The day after the November 2010 congressional elections, if the Democrats lose the House and substantial seats in the Senate — and, just so I don't go through the kill-the-messenger attack experienced by presidential secretary Robert Gibbs when he suggested that possibility, let me make it clear that I hope that doesn't happen, and am not yet convinced it will — President Obama should immediately invite to the White House Senate and House Republican leaders, and legislators with a history of working across the aisle, such as Republican Sens. John McCainJohn Sidney McCainTrump: 'You know what I am? I'm a nationalist' Graham on Saudi Arabia: 'I feel completely betrayed' Meghan McCain calls Russian attacks against her father the 'highest compliment' to her family MORE (Ariz.), Lindsey GrahamLindsey Olin GrahamCongress raises pressure on Saudi Arabia Saudi Arabia's myopia is the cause of the Khashoggi blunder Graham on Saudi Arabia: 'I feel completely betrayed' MORE (S.C.) and Orrin HatchOrrin Grant HatchGOP leaders hesitant to challenge Trump on Saudi Arabia Congress should work with Trump and not 'cowboy' on Saudi Arabia, says GOP senator US to open trade talks with Japan, EU, UK MORE (Utah) and Democratic Sens. Ron WydenRonald (Ron) Lee WydenOvernight Health Care — Presented by Purdue Pharma — Trump says GOP will support pre-existing condition protections | McConnell defends ObamaCare lawsuit | Dems raise new questions for HHS on child separations Republicans should prepare for Nancy Pelosi to wield the gavel US to open trade talks with Japan, EU, UK MORE (Ore.), Mary LandrieuMary Loretta LandrieuLobbying world Former New Orleans mayor: It's not my 'intention' to run for president Dems grasp for way to stop Trump's Supreme Court pick MORE (La.), Mark PryorMark Lunsford PryorMedicaid rollback looms for GOP senators in 2020 Cotton pitches anti-Democrat message to SC delegation Ex-Sen. Kay Hagan joins lobby firm MORE (Ark.) and Tom CarperThomas (Tom) Richard CarperOvernight Energy: Trump administration doubles down on climate skepticism | Suspended EPA health official hits back | Military bases could host coal, gas exports Trump poised to sign bipartisan water infrastructure bill Overnight Health Care — Presented by the Coalition for Affordable Prescription Drugs — Senators face Wednesday vote on Trump health plans rule | Trump officials plan downtime for ObamaCare website | Lawmakers push for action on reducing maternal deaths MORE (Del.), as well as Independent Democrat Joe Lieberman (Conn.), and ask them:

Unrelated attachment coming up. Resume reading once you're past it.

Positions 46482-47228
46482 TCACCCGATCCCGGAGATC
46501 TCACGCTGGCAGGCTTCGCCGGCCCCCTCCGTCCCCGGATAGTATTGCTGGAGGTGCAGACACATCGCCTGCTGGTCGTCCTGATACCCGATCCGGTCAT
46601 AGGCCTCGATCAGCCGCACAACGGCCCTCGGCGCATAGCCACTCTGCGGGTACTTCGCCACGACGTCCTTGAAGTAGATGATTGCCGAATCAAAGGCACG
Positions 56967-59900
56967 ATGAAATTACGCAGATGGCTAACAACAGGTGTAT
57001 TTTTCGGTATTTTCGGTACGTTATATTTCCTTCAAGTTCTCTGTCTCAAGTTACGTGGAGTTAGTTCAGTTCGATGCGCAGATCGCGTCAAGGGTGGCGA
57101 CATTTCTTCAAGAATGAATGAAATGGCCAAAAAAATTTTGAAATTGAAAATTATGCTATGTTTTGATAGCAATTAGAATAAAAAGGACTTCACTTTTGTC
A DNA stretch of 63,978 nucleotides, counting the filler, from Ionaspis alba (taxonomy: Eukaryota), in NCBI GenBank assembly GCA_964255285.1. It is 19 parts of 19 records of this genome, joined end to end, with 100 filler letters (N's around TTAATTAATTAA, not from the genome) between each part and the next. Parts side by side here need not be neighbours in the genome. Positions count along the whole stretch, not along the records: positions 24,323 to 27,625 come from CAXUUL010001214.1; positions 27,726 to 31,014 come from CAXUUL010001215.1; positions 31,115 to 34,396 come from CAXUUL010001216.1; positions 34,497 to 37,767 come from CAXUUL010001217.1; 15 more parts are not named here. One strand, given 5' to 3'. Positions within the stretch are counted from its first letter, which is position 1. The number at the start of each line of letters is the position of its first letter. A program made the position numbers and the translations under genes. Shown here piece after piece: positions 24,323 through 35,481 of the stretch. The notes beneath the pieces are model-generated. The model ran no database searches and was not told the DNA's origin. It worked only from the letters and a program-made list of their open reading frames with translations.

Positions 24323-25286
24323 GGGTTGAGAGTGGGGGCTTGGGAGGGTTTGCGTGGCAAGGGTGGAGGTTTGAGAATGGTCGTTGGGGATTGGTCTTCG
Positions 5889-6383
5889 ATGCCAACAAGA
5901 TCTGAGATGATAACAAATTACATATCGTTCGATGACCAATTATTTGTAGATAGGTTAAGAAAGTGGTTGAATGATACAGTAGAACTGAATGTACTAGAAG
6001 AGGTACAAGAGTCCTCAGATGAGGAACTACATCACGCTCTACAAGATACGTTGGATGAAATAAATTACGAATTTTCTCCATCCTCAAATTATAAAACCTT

Give me your proposals to create new jobs, achieve energy independence and reform abuses in the tort law system, and improve public education — and let's write legislation — together — finding something we all can support.

In other words, President Obama can return to and actually practice the approach to governance that was the core message of his campaign and contributed mightily to his victory in 2008. I am paraphrasing from his memorable 2004 keynote speech at the Democratic National Convention:

There is not a red America or a blue America, but rather, a United States of America.

So out of the deluge, if there is one, President Obama may be able to convince the Republicans, who are no longer the opposition party and now might be blamed for the country's unsolved economic and social problems and the budget deficits: It's time to put aside hyper-partisan politics and get back into the solutions business. Join me — and I will meet you more than halfway.